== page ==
Danielle hears the clicks of more cameras. She smiles to herself, straightens the wrinkled sleeve of her uniform. She thinks of Grandma and how she would look in this crowd. She thinks of her father running his hands along the metal, wondering how they made everything so smooth. “The bathroom is fascinating, but there’s more to see. Let’s move on.”

Each part of the skyscraper introduces a new part of Old World. Danielle explains Old World culture to the people. “These ‘playing cards’ were used as legal tender in some regions.” “Old Worlders used hot metal instead of fire to light buildings.” “Dogs and cats were raised indoors as spare food.”

The New World people gasp. They laugh and pat Danielle on the shoulders. “Thank you for teaching us!”

Danielle has never been happier. She feels young, sways her hips in the patched cloak. “Thank you for listening! Come along! There’s more.”


On The Uses of Genitalia

It has been observed that New World has a dangerous surplus of bones. A people can eat only so fast. Rivers and lakes are clogged. The sea rattles with every wave. Bones are piling into dunes. These are not ideal conditions. New World scientists are researching ways to clear the bones. In the long term, they have elected to limit the uses of genitalia.

New World forbids vaginal sex. This creates more bones. We have plenty of bones. Scientists encourage anal or oral sex for all. If New World citizens insist on vaginal sex, there are plenty of bulls and cows. These steps will eliminate the further accumulation of bones.


Historic Downtown


People come from all over New World to see Danielle’s museum. She wins awards. She’s cited as an expert on Old World matters. Danielle is a beloved New World figure. She is interviewed many times. Every interview ends with the same question: “What happened to them?” Danielle answers with “I believe it had to do with umbrellas, but,” she says looking up, “no one knows.”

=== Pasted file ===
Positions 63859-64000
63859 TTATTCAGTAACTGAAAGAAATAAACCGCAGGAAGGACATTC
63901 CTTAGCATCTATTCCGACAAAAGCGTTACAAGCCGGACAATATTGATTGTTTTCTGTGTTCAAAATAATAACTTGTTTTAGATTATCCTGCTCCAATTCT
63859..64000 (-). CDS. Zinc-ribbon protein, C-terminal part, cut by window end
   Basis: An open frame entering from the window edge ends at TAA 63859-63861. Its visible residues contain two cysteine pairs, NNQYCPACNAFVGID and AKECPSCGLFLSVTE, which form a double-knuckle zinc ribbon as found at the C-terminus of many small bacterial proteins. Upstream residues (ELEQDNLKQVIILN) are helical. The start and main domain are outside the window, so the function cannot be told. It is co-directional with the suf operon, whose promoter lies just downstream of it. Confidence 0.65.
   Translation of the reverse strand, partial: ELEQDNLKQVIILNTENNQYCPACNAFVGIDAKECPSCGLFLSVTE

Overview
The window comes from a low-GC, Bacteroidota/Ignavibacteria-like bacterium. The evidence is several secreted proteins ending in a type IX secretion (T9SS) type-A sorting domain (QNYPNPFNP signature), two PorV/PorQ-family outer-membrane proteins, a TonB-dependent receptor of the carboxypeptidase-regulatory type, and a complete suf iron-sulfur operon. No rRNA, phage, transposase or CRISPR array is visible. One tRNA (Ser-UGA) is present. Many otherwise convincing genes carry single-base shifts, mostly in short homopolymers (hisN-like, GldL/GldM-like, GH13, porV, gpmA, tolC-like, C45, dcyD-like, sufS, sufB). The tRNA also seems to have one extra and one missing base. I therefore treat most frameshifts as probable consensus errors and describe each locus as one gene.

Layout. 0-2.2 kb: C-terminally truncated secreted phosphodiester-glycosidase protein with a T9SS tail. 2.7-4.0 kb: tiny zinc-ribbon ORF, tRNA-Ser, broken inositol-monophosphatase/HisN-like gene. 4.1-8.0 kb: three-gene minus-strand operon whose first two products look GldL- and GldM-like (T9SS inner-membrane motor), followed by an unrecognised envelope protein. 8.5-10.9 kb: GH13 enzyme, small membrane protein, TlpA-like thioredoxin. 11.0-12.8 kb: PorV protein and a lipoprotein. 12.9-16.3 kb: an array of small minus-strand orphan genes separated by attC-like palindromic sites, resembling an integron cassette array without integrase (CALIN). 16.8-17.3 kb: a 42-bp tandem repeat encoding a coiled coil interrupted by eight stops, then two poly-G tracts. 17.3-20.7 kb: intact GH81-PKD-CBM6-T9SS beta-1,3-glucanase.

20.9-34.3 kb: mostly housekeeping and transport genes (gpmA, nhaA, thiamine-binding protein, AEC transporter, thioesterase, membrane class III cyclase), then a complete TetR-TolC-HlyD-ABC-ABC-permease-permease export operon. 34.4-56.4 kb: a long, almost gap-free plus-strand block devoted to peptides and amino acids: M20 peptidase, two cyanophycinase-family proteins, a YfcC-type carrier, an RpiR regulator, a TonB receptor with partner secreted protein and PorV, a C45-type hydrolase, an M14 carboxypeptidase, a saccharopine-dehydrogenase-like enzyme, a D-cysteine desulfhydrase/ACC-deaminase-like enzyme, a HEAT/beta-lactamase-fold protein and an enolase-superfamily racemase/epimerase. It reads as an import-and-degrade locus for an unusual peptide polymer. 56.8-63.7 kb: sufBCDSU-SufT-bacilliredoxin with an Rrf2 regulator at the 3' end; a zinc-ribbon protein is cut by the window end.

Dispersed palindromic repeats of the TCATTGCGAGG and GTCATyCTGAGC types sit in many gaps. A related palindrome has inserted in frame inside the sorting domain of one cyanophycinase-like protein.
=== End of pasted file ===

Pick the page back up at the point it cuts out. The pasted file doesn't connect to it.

Danielle ends each day by dousing the torches. Darkness travels through the skyscraper from bottom to top. At the bottom is a spire extending down to the bedrock. If it weren’t underground the skyscraper would look like a spinning top. Danielle imagines this whenever she climbs the ladder to the bottom of the spire. Using the ladder inflames her joints, but she’s told the New World visitors about torches at the bottom of every skyscraper. She keeps track of every story in her head. Nothing is written down.

After the torches, Danielle crawls to her bedroom, a secret chamber in the middle of the skyscraper. She eats several bones. Her uniform is removed and washed in the sweat of cows. Danielle lies on a sack filled with fine dust. I hope they were as brilliant as I say, she thinks. I want them to be real. I want them to wake up and blow a hole in the moon. She clears her throat, turns onto her side. What happened to them?


On The Brushing of Teeth

The brushing of one’s teeth is to cease immediately. Teeth are not needed in the New World.


Caleb Tankersley has won the Wabash Prize in Fiction from Sycamore Review and the Big Sky/Small Prose contest from CutBank. His work appears in Big Muddy, Gargoyle, Midwestern Gothic, Pacifica Literary Review, Permafrost, Storm Cellar, and other magazines. His chapbook Jesus Works the Night Shift was published by Urban Farmhouse Press. He is the Full Length Editor for Split Lip Press and a reader for Memorious.